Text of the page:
Myelination results in a highly segregated distribution of axonal membrane proteins at nodes of Ranvier. Here, we show the role in this process of TAG-1, a glycosyl-phosphatidyl-inositol-anchored cell adhesion molecule. In the absence of TAG-1, axonal Caspr2 did not accumulate at juxtaparanodes, and the normal enrichment of shaker-type K+ channels in these regions was severely disrupted, in the central and peripheral nervous systems. In contrast, the localization of protein 4.1B, an axoplasmic partner of Caspr2, was only moderately altered. TAG-1, which is expressed in both neurons and glia, was able to associate in cis with Caspr2 and in trans with itself. Thus, a tripartite intercellular protein complex, comprised of these two proteins, appears critical for axo-glial contacts at juxtaparanodes. This complex is analogous to that described previously at paranodes, suggesting that similar molecules are crucial for different types of axo-glial interactions.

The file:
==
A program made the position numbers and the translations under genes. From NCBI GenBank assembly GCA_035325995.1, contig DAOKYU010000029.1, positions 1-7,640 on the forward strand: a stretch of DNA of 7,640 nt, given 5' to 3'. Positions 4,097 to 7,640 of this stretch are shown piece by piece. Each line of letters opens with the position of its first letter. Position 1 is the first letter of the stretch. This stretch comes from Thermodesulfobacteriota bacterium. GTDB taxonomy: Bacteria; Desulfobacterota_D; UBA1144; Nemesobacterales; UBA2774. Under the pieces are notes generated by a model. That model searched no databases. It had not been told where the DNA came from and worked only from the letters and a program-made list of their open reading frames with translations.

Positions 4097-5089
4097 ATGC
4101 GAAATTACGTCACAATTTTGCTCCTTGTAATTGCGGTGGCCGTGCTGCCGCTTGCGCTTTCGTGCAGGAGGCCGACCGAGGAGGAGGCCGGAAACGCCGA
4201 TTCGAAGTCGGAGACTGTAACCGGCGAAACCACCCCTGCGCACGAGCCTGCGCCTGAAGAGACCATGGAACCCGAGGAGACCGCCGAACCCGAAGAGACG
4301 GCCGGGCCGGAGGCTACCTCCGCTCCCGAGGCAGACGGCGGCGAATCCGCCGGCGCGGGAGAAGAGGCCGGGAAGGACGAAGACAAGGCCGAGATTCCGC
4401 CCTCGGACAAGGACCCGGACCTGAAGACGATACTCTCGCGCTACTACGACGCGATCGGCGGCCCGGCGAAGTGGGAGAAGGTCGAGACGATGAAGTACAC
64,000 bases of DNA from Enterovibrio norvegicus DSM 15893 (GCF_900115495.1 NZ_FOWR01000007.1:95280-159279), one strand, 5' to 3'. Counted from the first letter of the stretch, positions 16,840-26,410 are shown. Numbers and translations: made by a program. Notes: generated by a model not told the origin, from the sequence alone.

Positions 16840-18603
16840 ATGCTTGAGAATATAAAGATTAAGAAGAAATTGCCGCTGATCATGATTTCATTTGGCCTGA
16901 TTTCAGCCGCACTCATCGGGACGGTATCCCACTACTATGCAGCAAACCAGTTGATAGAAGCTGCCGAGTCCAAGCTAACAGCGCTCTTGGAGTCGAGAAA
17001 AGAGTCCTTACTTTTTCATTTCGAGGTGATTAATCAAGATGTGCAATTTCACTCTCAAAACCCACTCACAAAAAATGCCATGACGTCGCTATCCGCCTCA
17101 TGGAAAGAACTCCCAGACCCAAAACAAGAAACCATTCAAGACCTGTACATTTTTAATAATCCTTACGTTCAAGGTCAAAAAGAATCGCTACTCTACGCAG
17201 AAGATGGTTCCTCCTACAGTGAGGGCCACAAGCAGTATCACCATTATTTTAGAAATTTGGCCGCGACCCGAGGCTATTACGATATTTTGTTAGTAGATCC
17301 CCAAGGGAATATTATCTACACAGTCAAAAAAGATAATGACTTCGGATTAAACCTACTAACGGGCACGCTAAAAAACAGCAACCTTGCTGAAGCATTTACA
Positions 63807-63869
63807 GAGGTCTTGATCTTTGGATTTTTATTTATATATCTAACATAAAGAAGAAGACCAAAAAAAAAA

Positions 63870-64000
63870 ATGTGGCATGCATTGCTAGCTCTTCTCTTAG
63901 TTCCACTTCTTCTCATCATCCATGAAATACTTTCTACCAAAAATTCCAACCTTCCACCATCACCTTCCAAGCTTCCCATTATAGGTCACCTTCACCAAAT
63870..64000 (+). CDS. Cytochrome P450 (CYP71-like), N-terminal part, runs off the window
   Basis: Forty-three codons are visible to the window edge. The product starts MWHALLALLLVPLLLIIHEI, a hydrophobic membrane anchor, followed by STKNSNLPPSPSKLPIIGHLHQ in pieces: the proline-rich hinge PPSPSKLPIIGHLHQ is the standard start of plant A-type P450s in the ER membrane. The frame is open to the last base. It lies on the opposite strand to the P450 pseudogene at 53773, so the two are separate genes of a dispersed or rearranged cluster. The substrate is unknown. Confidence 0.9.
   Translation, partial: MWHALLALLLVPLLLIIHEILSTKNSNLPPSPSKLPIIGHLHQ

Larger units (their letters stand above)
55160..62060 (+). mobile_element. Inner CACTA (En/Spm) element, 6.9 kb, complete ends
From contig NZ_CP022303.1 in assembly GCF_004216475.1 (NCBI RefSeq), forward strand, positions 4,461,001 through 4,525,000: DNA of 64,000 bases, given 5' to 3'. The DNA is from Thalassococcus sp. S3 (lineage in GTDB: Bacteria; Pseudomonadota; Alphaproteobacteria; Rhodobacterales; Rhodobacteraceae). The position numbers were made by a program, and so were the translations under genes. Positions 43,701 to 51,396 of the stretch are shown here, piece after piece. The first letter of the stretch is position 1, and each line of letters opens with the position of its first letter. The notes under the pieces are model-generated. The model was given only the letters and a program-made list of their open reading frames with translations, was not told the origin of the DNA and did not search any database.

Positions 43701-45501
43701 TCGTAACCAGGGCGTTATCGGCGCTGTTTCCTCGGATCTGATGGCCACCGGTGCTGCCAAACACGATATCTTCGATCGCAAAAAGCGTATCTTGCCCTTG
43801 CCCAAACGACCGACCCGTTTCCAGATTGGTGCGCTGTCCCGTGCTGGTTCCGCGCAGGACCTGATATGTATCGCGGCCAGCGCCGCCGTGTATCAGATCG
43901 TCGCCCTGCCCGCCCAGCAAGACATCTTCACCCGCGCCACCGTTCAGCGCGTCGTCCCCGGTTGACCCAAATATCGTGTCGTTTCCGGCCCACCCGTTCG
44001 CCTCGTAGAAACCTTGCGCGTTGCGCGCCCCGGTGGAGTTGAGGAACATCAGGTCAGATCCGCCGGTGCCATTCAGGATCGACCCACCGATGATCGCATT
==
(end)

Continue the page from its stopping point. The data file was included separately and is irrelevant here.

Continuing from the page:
Funded by: NINDS NIH HHS: R01 NS039346, R01 NS39346-01

    The Journal of cell biology 2003;162;6;1161-72

  • Prediction of the coding sequences of mouse homologues of KIAA gene: III. the complete nucleotide sequences of 500 mouse KIAA-homologous cDNAs identified by screening of terminal sequences of cDNA clones randomly sampled from size-fractionated libraries.

    Okazaki N, Kikuno R, Ohara R, Inamoto S, Koseki H, Hiraoka S, Saga Y, Nagase T, Ohara O and Koga H

    Kazusa DNA Research Institute, 2-6-7 Kazusa-kamatari, Kisarazu, Chiba 292-0818, Japan.